Community Service Locked Out

Volunteers struggle as facilities close to outside visitors.


Courtesy of Katie Wright

Student volunteer writes letter to the elderly for virtual community service.

Skye Johannsen- Williams, Intro Writer

Eighth grade Builder’s Club president Zara Kalmanson has been attempting to obtain as many hours of community service as possible. Last year she achieved this goal, with over 80 hours of community service. However, this year, that has come tumbling to a stop with COVID-19 in her way.

Kalmanson recalled that one of the ways she volunteered was by helping to instruct a cooking class in a senior living facility.

“As the scent of fresh bread filled the air, I saw many residents of the senior living facility engaging in conversations together, but that came to stop with Covid,” Kalmanson said.

With projects being put on hold due to the pandemic, volunteer hours have taken a steep drop as students and faculty struggle to find opportunities.

According to SRC Administrative Assistant Gloria Fry, there were 21,185 community service hours last school year, compared to 7,065 hours approved and recorded this school year. The hours recorded this year are approximately ⅓ of the typical amount, according to Chaplain Richard Towers, who is head of community service.

One of the biggest challenges to community service projects has been the closure of facilities to volunteers. Kalmanson volunteered at multiple places last year, including a senior living facility, but COVID-19 made it too risky for her to continue her volunteer work there. Similarly, when Kalmanson went to other places searching for community service, she was shut down and told they were discontinued.

“The biggest challenge that I face is being able to go to these different places and not being able to volunteer there because you really want to help and be involved,” Kalmanson said. “Someone telling you that you’re not allowed to [volunteer] is just really deflating.”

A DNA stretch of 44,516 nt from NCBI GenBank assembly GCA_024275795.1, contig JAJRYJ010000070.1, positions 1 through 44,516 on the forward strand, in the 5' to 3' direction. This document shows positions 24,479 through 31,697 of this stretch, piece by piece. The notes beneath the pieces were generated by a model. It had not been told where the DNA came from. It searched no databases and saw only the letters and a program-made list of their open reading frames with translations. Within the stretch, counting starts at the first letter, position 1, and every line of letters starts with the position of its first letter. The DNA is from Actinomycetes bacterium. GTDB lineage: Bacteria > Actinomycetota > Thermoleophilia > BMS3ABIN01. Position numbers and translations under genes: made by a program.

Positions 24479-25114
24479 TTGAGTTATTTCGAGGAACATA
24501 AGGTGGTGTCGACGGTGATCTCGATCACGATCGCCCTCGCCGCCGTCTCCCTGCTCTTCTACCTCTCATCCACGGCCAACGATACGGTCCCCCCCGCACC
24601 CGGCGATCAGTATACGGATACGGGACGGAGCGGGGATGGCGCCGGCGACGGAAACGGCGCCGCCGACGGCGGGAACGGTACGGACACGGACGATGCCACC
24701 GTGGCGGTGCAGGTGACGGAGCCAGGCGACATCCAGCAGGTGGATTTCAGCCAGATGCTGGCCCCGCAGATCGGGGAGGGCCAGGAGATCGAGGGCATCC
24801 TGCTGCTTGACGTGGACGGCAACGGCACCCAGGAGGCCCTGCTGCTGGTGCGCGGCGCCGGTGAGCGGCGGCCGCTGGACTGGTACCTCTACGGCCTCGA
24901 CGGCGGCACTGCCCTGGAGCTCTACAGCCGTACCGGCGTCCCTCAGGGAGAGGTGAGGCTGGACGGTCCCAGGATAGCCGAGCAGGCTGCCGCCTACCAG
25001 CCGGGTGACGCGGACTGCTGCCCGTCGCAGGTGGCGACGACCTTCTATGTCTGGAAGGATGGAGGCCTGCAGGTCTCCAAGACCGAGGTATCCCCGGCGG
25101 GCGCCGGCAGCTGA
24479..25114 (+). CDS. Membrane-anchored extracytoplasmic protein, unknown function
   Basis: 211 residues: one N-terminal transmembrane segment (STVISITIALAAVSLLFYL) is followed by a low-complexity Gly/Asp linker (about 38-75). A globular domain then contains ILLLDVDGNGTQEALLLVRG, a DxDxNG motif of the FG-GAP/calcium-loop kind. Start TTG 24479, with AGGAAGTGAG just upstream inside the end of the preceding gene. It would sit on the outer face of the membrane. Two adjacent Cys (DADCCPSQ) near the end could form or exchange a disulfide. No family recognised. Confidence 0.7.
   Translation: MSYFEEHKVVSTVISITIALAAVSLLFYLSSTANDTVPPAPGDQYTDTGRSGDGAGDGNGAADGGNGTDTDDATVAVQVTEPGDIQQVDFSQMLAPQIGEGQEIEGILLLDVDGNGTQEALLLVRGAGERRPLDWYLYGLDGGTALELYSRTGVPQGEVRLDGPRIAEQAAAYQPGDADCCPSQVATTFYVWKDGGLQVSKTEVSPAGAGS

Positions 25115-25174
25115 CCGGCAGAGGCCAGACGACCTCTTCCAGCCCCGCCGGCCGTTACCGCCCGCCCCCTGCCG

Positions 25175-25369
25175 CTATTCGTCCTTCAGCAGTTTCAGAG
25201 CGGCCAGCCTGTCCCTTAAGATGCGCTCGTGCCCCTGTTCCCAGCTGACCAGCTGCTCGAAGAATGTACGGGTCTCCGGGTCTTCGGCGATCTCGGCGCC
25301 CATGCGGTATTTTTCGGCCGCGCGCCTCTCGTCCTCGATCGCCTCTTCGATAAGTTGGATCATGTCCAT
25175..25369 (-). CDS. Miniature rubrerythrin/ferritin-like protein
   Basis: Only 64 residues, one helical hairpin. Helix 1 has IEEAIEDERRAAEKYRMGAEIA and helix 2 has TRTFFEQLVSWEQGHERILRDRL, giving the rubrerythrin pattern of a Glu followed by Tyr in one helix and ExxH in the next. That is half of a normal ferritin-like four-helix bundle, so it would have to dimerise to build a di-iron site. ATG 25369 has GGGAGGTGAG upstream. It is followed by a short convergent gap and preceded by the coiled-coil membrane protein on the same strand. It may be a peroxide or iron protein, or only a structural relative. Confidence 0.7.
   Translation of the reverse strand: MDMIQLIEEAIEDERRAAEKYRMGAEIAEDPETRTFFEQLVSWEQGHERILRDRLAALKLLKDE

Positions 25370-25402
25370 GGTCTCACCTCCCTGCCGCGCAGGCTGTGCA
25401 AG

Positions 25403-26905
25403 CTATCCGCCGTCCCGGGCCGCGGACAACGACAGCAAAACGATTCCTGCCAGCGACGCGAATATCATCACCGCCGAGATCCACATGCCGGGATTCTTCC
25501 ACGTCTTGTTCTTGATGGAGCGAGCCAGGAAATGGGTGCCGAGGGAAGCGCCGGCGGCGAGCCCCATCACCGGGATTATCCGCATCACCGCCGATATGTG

Towers said that certain places need volunteers but can’t accept the help. Not only does this limit the number of places to volunteer, but it hurts the community and people who need the help.

“Many of the organizations that we help out need people in person to do the care,” Towers said. “For example, working at the food pantry, distributing meals or Habitat for Humanity, these are people-rich work projects that require manual hours in person.”

Towers said that working under restrictions has made it harder to organize and find places to volunteer. To help solve this issue, the Canvas course Community Service 20-21 allows students to find places digitally. This includes activities such as writing letters to the elderly and reading to people.

“We keep a database in Canvas of opportunities,” Towers said. “As people call in, say, we need volunteers or there’s a project coming up, we’ll post it to students.”

Although there is a community service page on Canvas for virtual volunteering, Kalmanson countered that volunteering in-person and virtually are two different experiences. She further explained that you have a greater sense of appreciation and more of a connection if you volunteer in person.

“I think volunteering is really fulfilling, but by completing different projects virtually, it makes you feel disconnected from those around you and your community,” Kalmanson said.

Sadly, Kalmanson will not be able to reach her goal this year due to the closure of facilities.

“This year I did complete some fulfilling projects with Builders Club and open houses, but overall I was not able to reach my goal of hours this year due to the restrictions,” Kalmanson said.

Like Kalmanson, Towers agrees the virtual volunteering experience lacks some of the benefits that in-person volunteering has.

“There’s something that comes from being able to be with your classmates, helping other people and also being around people that you know that your work is helping,” Towers said.

COVID-19 has made volunteering a new experience with its own ups and downs, but ultimately, students and faculty have come together to help the community.

“I think whether online or in-person, serving others helps us fulfill that need to give,” Towers said. “We’re doing all this extra work to be able to do the work, and that intentionality, creativity and being able to still do it during a pandemic, that’s what I think has made it an even better and more exciting opportunity.”